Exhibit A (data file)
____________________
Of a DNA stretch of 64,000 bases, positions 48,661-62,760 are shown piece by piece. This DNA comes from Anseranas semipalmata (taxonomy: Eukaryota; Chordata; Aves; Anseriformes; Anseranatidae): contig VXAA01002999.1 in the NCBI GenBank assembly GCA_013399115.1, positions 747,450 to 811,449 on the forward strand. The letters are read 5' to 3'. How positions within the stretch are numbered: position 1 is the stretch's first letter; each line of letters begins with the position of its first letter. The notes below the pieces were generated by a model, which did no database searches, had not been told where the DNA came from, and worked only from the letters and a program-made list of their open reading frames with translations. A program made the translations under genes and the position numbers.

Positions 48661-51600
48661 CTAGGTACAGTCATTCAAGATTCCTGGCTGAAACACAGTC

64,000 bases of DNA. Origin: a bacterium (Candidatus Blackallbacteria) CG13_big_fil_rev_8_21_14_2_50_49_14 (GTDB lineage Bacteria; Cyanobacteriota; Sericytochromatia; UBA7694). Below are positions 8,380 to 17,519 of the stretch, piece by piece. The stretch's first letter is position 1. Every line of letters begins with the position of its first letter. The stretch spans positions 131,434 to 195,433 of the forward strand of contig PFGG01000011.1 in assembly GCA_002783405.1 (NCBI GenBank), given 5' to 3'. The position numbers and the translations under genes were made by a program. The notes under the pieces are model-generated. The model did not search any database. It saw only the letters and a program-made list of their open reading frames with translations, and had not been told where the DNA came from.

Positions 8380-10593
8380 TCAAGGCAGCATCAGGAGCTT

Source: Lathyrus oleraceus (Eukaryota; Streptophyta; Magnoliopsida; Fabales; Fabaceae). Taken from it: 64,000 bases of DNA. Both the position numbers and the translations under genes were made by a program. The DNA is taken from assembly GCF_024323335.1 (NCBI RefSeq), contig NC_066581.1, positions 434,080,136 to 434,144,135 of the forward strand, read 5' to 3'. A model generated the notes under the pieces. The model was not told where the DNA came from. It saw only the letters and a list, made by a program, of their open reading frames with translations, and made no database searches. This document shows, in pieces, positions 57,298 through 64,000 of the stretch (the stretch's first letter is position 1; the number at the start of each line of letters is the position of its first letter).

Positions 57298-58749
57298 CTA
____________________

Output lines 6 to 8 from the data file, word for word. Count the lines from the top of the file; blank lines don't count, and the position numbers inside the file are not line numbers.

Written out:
8380 TCAAGGCAGCATCAGGAGCTT

Source: Lathyrus oleraceus (Eukaryota; Streptophyta; Magnoliopsida; Fabales; Fabaceae). Taken from it: 64,000 bases of DNA. Both the position numbers and the translations under genes were made by a program. The DNA is taken from assembly GCF_024323335.1 (NCBI RefSeq), contig NC_066581.1, positions 434,080,136 to 434,144,135 of the forward strand, read 5' to 3'. A model generated the notes under the pieces. The model was not told where the DNA came from. It saw only the letters and a list, made by a program, of their open reading frames with translations, and made no database searches. This document shows, in pieces, positions 57,298 through 64,000 of the stretch (the stretch's first letter is position 1; the number at the start of each line of letters is the position of its first letter).

Positions 57298-58749